Inside Media: Presidential To Do's with Stephen Hess
Guest: Stephen Hess
By Maureen Freeman, programs coordinator
What does the president-elect need to do, and when does he need to do it?
Stephen Hess, author of "What Do We Do Now?: A Workbook for the President-Elect," discussed the numerous choices an incoming president faces in the months between being elected and taking office.
Decisions include selecting a press secretary, speechwriters, Cabinet members and other White House staff. Making the transition, said Hess, has not always gone smoothly.
"It is an interesting question — why these terribly smart people that we elect have so much trouble putting their governments together," Hess said.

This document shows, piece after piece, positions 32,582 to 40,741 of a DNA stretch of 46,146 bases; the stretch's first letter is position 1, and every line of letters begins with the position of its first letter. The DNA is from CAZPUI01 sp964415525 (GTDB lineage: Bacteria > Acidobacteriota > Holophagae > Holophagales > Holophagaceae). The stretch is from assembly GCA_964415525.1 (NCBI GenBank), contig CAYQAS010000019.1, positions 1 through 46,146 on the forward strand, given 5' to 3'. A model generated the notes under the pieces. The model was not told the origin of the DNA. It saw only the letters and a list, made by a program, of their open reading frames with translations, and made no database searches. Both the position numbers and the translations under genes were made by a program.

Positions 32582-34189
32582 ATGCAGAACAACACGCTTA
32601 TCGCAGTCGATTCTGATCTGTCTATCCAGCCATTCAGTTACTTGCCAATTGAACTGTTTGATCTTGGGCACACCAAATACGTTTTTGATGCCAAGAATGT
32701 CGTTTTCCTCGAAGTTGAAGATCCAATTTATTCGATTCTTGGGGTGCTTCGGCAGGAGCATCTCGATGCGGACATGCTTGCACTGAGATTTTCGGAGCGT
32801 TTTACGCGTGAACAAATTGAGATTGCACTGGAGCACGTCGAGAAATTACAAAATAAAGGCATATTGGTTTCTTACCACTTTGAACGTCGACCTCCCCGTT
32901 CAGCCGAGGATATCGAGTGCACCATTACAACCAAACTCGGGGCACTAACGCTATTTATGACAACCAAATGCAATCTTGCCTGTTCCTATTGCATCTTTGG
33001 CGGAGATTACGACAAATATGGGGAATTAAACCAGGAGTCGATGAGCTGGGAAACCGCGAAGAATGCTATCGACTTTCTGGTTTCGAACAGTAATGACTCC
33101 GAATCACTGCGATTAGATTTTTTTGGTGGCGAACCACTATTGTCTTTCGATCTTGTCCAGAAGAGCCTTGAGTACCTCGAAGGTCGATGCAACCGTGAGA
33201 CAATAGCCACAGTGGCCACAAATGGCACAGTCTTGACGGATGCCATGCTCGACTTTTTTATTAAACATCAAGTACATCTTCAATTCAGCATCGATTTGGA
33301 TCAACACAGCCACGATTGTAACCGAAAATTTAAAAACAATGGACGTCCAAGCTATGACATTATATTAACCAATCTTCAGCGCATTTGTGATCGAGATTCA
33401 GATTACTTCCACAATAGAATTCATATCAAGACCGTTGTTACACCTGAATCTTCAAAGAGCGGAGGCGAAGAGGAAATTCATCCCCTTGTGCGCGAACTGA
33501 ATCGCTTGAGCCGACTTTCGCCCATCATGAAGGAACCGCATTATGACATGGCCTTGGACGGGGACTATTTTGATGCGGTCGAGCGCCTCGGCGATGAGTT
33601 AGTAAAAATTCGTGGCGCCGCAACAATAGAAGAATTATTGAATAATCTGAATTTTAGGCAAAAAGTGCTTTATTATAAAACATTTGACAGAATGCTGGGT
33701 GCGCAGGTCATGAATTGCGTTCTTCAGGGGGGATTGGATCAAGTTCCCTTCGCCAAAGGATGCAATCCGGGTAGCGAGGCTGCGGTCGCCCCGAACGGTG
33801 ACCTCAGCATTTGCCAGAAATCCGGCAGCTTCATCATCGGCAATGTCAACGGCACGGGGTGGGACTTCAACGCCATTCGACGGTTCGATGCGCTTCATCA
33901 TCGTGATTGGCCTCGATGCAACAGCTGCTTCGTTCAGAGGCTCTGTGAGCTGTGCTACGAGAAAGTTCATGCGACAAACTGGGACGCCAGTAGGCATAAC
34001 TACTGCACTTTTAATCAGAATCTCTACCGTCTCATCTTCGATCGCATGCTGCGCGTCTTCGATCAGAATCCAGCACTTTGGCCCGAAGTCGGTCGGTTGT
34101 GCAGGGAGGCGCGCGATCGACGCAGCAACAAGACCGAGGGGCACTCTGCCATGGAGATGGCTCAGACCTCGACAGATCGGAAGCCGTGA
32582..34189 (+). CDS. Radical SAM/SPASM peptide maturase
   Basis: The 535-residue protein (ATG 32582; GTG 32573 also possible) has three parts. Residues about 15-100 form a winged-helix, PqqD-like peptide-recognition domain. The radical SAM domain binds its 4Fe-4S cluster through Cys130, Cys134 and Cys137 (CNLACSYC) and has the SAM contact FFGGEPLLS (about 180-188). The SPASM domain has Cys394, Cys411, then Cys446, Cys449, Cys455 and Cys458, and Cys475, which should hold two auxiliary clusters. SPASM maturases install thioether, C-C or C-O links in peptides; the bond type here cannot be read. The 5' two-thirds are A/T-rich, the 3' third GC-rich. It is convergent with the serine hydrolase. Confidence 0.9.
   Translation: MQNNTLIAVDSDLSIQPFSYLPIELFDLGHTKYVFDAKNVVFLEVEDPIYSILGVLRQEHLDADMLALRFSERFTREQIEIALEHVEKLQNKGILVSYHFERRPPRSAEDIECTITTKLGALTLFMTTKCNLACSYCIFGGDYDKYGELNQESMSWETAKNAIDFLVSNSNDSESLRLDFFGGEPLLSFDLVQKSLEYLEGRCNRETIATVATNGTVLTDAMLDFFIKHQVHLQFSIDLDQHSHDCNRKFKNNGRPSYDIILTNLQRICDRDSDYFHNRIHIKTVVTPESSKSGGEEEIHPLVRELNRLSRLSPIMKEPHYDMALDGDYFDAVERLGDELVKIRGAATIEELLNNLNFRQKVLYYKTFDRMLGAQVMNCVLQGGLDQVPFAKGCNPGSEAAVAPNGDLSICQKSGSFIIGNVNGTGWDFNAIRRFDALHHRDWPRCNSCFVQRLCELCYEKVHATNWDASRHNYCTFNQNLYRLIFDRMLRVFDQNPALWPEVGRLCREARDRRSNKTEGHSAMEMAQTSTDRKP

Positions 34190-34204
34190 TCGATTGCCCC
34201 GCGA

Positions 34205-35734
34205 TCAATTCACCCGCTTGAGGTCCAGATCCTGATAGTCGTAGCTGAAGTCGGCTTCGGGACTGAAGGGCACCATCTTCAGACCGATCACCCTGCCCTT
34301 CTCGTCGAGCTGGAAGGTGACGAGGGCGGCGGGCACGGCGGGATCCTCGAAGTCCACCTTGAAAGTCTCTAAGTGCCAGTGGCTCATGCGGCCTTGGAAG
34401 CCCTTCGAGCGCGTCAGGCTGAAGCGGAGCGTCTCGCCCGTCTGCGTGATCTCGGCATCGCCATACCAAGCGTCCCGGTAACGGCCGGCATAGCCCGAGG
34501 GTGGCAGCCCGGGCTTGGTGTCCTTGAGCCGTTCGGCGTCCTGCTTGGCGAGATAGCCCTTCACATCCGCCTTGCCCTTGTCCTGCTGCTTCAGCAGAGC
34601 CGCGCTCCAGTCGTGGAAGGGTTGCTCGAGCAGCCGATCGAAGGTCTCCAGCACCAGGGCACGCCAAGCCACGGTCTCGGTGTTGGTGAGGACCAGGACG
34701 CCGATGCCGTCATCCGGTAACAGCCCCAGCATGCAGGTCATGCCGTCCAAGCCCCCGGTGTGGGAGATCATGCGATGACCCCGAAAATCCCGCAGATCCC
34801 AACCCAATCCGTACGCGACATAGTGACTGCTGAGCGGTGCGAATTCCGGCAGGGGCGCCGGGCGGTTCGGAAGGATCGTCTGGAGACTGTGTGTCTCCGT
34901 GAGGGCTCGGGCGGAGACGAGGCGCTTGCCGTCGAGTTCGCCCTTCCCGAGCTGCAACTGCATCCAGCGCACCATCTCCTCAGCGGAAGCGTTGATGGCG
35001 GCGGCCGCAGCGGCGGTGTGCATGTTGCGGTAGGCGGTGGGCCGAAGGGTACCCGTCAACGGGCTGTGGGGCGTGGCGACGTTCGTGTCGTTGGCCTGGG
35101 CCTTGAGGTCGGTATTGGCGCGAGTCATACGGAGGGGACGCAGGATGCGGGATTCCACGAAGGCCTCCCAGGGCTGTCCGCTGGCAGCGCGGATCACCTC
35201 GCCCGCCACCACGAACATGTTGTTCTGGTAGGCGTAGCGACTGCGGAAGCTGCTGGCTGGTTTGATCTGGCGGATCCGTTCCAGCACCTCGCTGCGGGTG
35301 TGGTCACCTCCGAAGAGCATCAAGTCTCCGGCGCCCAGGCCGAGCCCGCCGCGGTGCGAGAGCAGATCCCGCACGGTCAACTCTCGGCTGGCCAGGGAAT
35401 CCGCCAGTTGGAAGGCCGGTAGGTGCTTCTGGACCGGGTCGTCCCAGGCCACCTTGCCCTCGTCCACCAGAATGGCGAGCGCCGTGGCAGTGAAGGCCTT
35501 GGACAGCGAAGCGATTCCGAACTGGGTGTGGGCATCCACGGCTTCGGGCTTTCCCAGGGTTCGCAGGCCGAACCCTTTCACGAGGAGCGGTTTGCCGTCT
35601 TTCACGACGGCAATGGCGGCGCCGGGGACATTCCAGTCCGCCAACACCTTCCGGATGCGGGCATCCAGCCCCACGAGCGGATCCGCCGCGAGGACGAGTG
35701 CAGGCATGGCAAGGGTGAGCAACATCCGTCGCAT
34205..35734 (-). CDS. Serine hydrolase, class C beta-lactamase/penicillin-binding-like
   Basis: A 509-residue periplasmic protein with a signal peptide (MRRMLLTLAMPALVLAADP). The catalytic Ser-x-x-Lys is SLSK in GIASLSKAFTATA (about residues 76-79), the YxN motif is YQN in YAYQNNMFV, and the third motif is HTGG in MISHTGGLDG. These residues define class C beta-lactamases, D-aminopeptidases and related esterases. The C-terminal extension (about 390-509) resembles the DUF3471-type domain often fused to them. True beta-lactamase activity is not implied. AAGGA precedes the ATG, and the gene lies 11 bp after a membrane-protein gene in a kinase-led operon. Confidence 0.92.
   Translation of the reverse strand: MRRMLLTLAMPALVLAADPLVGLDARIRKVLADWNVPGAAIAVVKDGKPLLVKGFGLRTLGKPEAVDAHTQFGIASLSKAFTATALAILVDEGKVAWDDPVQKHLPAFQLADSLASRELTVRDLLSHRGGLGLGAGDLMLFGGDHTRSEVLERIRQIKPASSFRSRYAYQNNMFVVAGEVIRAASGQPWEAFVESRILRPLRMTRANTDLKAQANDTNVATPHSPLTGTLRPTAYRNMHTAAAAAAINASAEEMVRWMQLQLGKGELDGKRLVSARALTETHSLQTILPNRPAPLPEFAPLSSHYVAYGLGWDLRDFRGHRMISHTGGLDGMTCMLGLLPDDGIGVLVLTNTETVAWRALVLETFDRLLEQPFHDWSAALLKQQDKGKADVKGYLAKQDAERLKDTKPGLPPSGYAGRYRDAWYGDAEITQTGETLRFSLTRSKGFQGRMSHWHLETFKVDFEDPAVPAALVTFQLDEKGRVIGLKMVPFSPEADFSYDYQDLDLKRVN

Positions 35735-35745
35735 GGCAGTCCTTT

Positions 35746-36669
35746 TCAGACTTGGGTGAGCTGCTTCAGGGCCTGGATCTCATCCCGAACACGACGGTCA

He praised President-elect Barack Obama’s transition.
"Barack Obama has done it better than any other one in my lifetime, with the possible exception of Ronald Reagan. And I would put Obama first, in this case, because the times are tougher and the government is bigger."
Hess also complimented President George W. Bush’s administration for its contribution to Obama’s smooth transition.
"George W. Bush probably gets the greatest credit of any outgoing president, certainly of the opposition party that I’ve come in contact with, in creating a seamless transition," he said. "He has been more helpful throughout his administration to the incoming people than I have seen before."
Hess served as adviser to Presidents Gerald Ford and Jimmy Carter and on the White House staffs of Presidents Dwight Eisenhower and Richard Nixon. He is a senior fellow emeritus in governance studies at the Brookings Institution and has written numerous books on the presidency, government and the news media.
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